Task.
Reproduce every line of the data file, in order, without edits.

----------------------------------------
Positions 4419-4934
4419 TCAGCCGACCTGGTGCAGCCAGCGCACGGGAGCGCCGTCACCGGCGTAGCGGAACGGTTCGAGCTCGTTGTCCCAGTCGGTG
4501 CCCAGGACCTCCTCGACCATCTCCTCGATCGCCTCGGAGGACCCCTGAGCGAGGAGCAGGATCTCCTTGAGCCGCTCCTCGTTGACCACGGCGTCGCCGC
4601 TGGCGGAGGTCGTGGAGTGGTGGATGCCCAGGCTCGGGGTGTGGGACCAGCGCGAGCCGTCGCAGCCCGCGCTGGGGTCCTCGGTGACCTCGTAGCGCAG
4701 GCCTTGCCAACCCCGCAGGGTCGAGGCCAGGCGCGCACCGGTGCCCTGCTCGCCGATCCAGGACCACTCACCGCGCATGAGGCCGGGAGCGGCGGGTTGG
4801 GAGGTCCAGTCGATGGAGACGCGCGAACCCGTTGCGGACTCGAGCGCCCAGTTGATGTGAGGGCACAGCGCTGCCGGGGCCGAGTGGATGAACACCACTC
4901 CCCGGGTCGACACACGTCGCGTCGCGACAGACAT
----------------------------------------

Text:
Positions 4419-4934
4419 TCAGCCGACCTGGTGCAGCCAGCGCACGGGAGCGCCGTCACCGGCGTAGCGGAACGGTTCGAGCTCGTTGTCCCAGTCGGTG
4501 CCCAGGACCTCCTCGACCATCTCCTCGATCGCCTCGGAGGACCCCTGAGCGAGGAGCAGGATCTCCTTGAGCCGCTCCTCGTTGACCACGGCGTCGCCGC
4601 TGGCGGAGGTCGTGGAGTGGTGGATGCCCAGGCTCGGGGTGTGGGACCAGCGCGAGCCGTCGCAGCCCGCGCTGGGGTCCTCGGTGACCTCGTAGCGCAG
4701 GCCTTGCCAACCCCGCAGGGTCGAGGCCAGGCGCGCACCGGTGCCCTGCTCGCCGATCCAGGACCACTCACCGCGCATGAGGCCGGGAGCGGCGGGTTGG
4801 GAGGTCCAGTCGATGGAGACGCGCGAACCCGTTGCGGACTCGAGCGCCCAGTTGATGTGAGGGCACAGCGCTGCCGGGGCCGAGTGGATGAACACCACTC
4901 CCCGGGTCGACACACGTCGCGTCGCGACAGACAT